Q: ENAC is working parallel to the ongoing peace process. What is ENAC doing to influence or shift the process?

A: Currently, we have four centers [of focus]: policy development, constitution and legal affairs, the peace process, and information and publicity. We now have eight draft policies, through workshops. In the workshops, we invited EAOs, civil society organizations [CSOs] and ethnic political parties. We are developing our policies ‘bottom-up’, not ‘top-down.’ All of these policies are guidelines, guiding principles that lead to a federal constitution. Later, these policies will affect the Framework for Political Dialogue through the bargaining process between EAOs and the government. If they agree on these [policies], they could be part of a federal constitution. We believe that will be able to lead to a federal union.

Q: You mentioned “bottom-up” policy development. How are grassroots-level organizations involved?

A: The next step of what we are going to do is to consult with EAOs. We have already consulted with very top leaders and now we will consult with the middle-level. The armed groups have been around for more than 50 years, so they have several different departments—education department, land department. They have been inserted inside of the system.

At the same time, we have policy on education, health, natural resources, agriculture, all of those. So we are going to consult to develop a common understanding with the EAOs… At the next step, we will consult with the CSOs and proceed on that level as well. Before these policies become part of the Framework for Political Dialogue, this process will have already proceeded. It is not possible to consult with every citizen, but what we aim for as much as possible is to consult with the CSOs to represent the people.

Q: Has ENAC received any criticism for this approach?

A: As far as I know, we haven’t received any direct criticism. But for sure, pro-government, pro-MPC [Myanmar Peace Center] groups will criticize us, saying we should work together with them. From the eight ethnic armed groups, some of them have some ideas that our organization should work not only with non-signatories, but also signatory groups. I think we can work hand in hand. But the problem is, how can we work together if our ideas and our concepts are totally different? We can have different opinions, but we should have the same aim.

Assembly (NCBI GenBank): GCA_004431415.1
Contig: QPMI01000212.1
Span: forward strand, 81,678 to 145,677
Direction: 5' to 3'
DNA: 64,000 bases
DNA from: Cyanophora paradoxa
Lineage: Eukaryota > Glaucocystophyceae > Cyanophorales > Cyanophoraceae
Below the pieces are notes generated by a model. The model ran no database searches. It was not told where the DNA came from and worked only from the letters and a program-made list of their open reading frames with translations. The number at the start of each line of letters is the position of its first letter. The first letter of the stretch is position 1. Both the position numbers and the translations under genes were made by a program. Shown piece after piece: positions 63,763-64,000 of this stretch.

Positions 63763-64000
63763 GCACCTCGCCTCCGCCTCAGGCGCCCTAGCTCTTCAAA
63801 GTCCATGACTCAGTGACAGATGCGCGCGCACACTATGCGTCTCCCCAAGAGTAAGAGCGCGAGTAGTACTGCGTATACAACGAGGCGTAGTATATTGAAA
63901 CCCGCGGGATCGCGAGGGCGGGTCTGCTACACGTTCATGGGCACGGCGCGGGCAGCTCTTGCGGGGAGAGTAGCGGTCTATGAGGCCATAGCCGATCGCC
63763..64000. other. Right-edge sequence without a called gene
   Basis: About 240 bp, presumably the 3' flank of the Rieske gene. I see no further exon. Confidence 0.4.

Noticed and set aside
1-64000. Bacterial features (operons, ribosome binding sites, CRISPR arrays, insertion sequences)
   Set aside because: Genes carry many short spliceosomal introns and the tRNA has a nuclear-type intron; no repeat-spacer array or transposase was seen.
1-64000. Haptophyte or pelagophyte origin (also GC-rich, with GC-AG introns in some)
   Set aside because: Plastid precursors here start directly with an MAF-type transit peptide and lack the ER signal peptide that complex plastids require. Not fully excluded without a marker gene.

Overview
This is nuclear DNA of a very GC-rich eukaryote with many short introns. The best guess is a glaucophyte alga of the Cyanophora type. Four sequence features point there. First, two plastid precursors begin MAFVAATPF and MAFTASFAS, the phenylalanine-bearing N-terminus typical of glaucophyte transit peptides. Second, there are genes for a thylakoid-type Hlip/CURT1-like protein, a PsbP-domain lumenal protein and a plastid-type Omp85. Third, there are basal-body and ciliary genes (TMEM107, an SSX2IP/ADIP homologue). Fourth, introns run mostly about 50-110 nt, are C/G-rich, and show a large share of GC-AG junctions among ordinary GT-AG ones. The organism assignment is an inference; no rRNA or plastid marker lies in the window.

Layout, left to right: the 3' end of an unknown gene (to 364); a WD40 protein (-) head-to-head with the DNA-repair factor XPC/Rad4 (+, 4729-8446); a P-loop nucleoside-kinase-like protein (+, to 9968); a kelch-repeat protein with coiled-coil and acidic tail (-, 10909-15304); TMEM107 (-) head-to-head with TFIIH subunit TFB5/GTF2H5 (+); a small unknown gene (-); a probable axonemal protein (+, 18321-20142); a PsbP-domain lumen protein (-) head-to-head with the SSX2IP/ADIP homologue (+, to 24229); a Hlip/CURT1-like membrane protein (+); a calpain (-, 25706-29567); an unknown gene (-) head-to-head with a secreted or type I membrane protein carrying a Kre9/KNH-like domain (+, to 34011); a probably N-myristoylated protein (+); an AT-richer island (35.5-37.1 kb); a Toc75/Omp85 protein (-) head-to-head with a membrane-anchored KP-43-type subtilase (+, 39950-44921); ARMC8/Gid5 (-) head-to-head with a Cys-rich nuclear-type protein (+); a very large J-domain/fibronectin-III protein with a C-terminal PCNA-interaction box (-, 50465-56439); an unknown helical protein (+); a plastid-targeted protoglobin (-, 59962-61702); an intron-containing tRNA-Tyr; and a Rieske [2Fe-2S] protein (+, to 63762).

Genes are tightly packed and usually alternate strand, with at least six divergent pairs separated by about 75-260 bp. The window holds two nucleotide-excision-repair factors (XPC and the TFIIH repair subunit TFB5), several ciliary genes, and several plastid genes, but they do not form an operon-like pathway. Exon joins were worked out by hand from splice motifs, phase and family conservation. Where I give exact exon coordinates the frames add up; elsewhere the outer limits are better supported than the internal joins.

Q: What would show you that you share the same aim? What would you be looking for to build trust?

A: Without peace with the EAOs, there will never be any genuine peace. Democracy, whatever you name it, is that the majority rules. In our country, the Burmese population is the biggest. We, the ethnic nationalities, cannot compete with them. If they just build democracy, it is not enough for us. We will be discriminated against again, constitutionally and lawfully. Democracy itself will discriminate against us. We are totally different from that trend. We want not only democracy, we want federal democracy. This means we will be fair stakeholders in the parliament, in the government. The Burmese have two seats, and we have two seats; that’s what we call federal democracy. If we just have democracy, ethnic nationalities will never be able to come up to the top level.

Q: Why does the peace process need ENAC?

A: The process needs us because the way that we are working is based on a federal union. Like for policy development, we do not leave out any groups. We keep on inviting others to the [policy] workshops—signatories, non-signatories, ethnic political parties, civil society organizations. We invite representatives, two from each group. That’s what you can see from the way that we are working.


By SIMMA FRANCIS / Shan Herald Agency for News (S.H.A.N)